Page 1064 - Week 04 - Tuesday, 19 March 2013

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More recently, yesterday, I had the great pleasure to represent the Chief Minister in presenting some ACT gold awards. Those, as you are aware, go to people that have contributed to the ACT for 50 years or more. This was at Morling Lodge over at Red Hill, and it was fantastic to see some of the recipients there. I had the opportunity to visit there with an ex-supervisor of mine, Ted Pearce from Foreign Affairs in the 1970s.

I would like to go through some of the recipients of those awards at Morling Lodge. They were Rino Trezza, Matteo Bortolussi, Clarice Ellen Pearce, Selwyn Day, Doreen Burn, Maxine Loveridge, Wendy Smith, Lucy Biernacki, Antonia Agius, Fredrick Richer, Zina Levics, Angelina Giorgio and Gwen Palmer.

Also congratulations to the staff at Morling Lodge: Nikki Van Diemen, the residential manager; Maria Hobbs, the care team manager; and Susan Jones, the activities coordinator. All are playing a very important role in the care of those people at Morling Lodge.

Workplace violence

DR BOURKE (Ginninderra) (4.30): Last month I attended the ACT launch of a booklet entitled Keeping you and your job safe: information for workers experiencing family violence. It is an initiative of Safe At Home, Safe at Work, which is a project of the Centre for Gender Related Violence Studies and the University of New South Wales. It is funded by the commonwealth Department of Education, Employment and Workplace Relations. Domestic violence can take many forms, including intimidation, coercion or isolation, emotional, physical, sexual, financial and spiritual abuse.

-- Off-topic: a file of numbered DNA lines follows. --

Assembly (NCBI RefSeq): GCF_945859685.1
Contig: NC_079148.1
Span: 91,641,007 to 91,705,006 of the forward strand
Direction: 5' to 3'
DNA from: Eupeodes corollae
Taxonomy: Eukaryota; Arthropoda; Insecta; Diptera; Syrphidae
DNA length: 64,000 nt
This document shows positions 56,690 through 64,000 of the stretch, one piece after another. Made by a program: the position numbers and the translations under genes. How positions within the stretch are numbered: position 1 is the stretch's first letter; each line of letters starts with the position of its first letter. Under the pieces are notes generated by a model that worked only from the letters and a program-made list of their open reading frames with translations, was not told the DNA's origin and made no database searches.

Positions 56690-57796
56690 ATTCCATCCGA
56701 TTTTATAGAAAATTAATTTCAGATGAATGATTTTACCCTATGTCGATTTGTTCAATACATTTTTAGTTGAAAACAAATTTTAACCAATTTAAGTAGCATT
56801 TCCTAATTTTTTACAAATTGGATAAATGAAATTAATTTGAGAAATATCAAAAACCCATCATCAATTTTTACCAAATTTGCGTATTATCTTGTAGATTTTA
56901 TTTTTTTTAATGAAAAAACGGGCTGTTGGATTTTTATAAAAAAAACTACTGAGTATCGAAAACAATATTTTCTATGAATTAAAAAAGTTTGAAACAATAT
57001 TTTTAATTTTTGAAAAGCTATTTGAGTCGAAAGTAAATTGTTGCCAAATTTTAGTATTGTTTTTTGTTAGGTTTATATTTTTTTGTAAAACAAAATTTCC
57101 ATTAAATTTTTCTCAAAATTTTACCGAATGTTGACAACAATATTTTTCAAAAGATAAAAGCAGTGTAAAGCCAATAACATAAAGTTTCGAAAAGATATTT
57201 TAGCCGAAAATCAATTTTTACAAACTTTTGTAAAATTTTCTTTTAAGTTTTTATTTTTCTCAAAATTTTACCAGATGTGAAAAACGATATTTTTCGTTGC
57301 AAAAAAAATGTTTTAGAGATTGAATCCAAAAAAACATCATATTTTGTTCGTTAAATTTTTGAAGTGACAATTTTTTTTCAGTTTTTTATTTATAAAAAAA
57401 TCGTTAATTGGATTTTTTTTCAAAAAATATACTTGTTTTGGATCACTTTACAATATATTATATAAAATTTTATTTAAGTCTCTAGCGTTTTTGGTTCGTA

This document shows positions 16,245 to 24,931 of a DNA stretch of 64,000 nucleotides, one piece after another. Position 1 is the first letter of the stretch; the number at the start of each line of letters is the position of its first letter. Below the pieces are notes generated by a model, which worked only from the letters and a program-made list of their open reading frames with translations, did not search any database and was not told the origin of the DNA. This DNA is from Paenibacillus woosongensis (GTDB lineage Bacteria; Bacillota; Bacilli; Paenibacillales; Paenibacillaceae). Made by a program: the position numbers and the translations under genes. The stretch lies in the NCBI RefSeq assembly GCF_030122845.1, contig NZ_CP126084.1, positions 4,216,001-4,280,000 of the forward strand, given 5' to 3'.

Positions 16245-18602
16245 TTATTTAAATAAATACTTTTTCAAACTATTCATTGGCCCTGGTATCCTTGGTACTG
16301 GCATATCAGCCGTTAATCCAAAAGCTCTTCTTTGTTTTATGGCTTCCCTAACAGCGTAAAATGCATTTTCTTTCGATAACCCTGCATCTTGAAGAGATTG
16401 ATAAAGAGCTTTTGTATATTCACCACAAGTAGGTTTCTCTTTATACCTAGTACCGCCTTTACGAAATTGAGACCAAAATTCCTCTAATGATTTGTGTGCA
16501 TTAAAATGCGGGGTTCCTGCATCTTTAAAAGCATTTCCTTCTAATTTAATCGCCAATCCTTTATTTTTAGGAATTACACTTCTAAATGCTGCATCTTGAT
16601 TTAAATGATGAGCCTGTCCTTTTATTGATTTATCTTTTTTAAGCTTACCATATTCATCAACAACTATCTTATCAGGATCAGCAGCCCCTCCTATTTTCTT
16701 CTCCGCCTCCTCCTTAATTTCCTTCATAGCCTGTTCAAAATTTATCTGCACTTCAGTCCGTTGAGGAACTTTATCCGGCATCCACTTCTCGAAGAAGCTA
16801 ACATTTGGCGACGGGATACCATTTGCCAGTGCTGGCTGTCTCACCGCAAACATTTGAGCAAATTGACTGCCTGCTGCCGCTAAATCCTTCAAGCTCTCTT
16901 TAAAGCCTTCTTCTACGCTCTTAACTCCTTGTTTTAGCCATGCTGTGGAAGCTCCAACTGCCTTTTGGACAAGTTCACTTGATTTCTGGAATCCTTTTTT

For some, violence continues in the workplace. Abusive phone calls and emails are the most common, followed by the abuser physically coming to their work. This is especially true for workplaces with easy public access like retail, hospitality, health care and community services. Domestic violence can create problems for other staff and managers who may also be targeted. It poses a workplace safety issue and, ultimately, a liability issue.

Domestic violence is likely to impact on work performance, causing distraction, tiredness, being late and taking time off. The Safe at Home, Safe at Work team are campaigning to introduce domestic violence clauses into Australian workplace conditions. They are able to brief and develop with unions and employers workplace information and training resources.

The Safe at Home, Safe at Work resource booklet Keeping you and your job safe: information for workers experiencing family violence is a valuable tool. It guides the employee through the practicalities of what to do to help protect them on both the home and work fronts. It points out that workplaces have a duty to ensure health and safety, and workers have a duty to take reasonable care to protect their own safety. The booklet has advice on getting a family violence protection order, checking OHS policy and checking whether the workplace has a policy on workplace violence.

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